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Suicide is a result of distress and should not be punished

By David Oginde | September 12th 2021

Sitting in my Pastoral office many years ago, a man was ushered in looking quite distraught. His son had just committed suicide, and the family was devastated.

Though generally an introvert, the young man in his mid-twenties was a favourite in the family. His death therefore was a major shock, especially because he had not left any note. This led to a painful introspection by almost every family member – each wondering whether they may have been the cause of his despair.

But that was not all. The father came to my office because he was looking for a Pastor to assist them with funeral service and burial ceremony. He conceded that he was not a member of our church, but he came because his Pastor had informed him that they do not conduct funerals for persons who have committed suicide. Therefore, although he was a prominent member of that Church, they could not assist him on this one.

The truth is that suicide is often a very traumatic experience for the families, relatives, and friends of the departed. It leaves everybody wondering whether they may have driven the person to the grave. Furthermore, in many societies, suicide is viewed very negatively – often considered as a bad omen or even a curse. Such families therefore often face serious stigma in the midst of their guilt and pain. The question is: How should we handle cases of suicide or attempted suicide?

On September 10 every year, the world marks the World Suicide Prevention Day – designated for reflection on this taboo subject, to provide worldwide commitment and action to prevent suicides. In particular, the day is used to encourage nations with penalties for suicide to review and possibly repeal them. This is because there are many nations (Kenya included) where attempted suicide is considered a criminal offence.

Interestingly, criminalisation of suicide finds its roots in religion, especially in Christianity. Church fathers like Augustine and Thomas Aquinas were key proponents of the criminalisation of suicide. They reasoned that if every form of murder is sin, so should be suicide – which is murder of self. They thus held the view that for one to deliberately terminate the life given to them by God, is to show the greatest contempt to the Creator. Thus Augustine and Aquinas encouraged Church to treat suicide as a sin.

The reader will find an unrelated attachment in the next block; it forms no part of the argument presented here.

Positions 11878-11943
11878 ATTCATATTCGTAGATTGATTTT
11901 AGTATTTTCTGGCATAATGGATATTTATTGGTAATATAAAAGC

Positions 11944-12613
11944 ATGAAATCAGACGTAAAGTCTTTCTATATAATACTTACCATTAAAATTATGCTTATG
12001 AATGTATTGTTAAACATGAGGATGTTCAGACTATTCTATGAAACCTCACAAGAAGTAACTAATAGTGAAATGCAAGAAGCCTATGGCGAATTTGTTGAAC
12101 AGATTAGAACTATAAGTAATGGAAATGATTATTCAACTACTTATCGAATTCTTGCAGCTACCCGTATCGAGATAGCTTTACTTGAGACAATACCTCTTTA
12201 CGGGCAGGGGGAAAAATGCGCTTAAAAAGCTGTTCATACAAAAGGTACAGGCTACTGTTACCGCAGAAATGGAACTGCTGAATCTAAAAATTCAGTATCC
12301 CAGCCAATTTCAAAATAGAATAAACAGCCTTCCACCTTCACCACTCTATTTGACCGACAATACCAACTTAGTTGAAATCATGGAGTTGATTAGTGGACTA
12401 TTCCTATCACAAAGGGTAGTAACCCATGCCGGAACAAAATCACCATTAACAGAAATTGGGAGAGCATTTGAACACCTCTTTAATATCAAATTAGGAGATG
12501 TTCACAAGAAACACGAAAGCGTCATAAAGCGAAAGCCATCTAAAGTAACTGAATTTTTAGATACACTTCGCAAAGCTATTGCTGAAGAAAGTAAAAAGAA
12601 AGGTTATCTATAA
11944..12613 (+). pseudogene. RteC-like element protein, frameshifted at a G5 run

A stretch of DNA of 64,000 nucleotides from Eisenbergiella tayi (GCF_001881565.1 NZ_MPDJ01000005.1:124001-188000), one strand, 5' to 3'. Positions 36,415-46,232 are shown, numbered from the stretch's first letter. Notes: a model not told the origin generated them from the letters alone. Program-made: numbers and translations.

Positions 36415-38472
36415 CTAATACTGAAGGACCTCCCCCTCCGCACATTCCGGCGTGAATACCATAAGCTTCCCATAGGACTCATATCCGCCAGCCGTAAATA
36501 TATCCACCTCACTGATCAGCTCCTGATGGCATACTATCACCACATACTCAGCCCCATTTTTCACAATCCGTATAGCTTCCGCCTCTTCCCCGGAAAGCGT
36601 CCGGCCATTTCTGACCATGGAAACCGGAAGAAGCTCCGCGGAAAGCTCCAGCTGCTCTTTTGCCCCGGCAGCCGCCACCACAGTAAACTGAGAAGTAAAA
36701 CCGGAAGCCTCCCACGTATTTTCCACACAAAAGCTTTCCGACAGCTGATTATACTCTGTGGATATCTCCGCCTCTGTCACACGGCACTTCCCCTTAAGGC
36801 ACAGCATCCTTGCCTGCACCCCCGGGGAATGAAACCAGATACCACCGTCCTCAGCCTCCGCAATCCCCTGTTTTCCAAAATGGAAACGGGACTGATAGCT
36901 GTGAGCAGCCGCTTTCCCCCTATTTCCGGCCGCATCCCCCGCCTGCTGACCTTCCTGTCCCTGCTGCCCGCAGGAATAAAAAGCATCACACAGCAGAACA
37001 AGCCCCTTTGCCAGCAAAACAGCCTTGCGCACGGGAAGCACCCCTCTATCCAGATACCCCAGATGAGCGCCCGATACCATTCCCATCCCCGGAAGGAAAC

Unfortunately, from a careful study of the Bible, this position does not obtain. Whereas there are several incidences of suicide – including by such prominent personalities as King Saul and Samson.

Yet, in these and other instances, nothing is mentioned about the sinfulness of suicide. This has created a lacuna through which many church groups have conceived varying doctrines. When 27-year-old Matthew Warren shot himself in 2013, it stunned the evangelical Christians. This was especially because his father, Rick Warren, is a globally renowned Pastor and the best-selling author of “The Purpose Driven Life” which has helped many people find their purpose. Warren, in an emotional email to the congregation at his Saddleback Church wrote, “No words can express the anguished grief we feel right now.”

He also revealed the mental health struggles their son had gone through for many years. Truth be told, this is the reality and anguish many families go through when they lose loved ones through suicide.

It is this realisation that stirred the Church of England to lead a campaign in the early 1960s to decriminalise suicide. They argued that counselling, psychotherapy, and suicide prevention “would be a better solution than criminalisation of what amounts to an act of despair.”

Indeed, for a person to consider suicide, they have gone through serious mental, emotional, and at times social burdens too heavy to bear. Ours is to help lighten this load, both for the suicidal individuals and for their families.

It is for this reason that we readily stood with the bereaved father who visited my office that afternoon. His face was aglow when I told him that we would conduct the funeral for their departed son.

We hold that what the suicidal person and their family need is empathy and support – not a jail term or stigmatisation.

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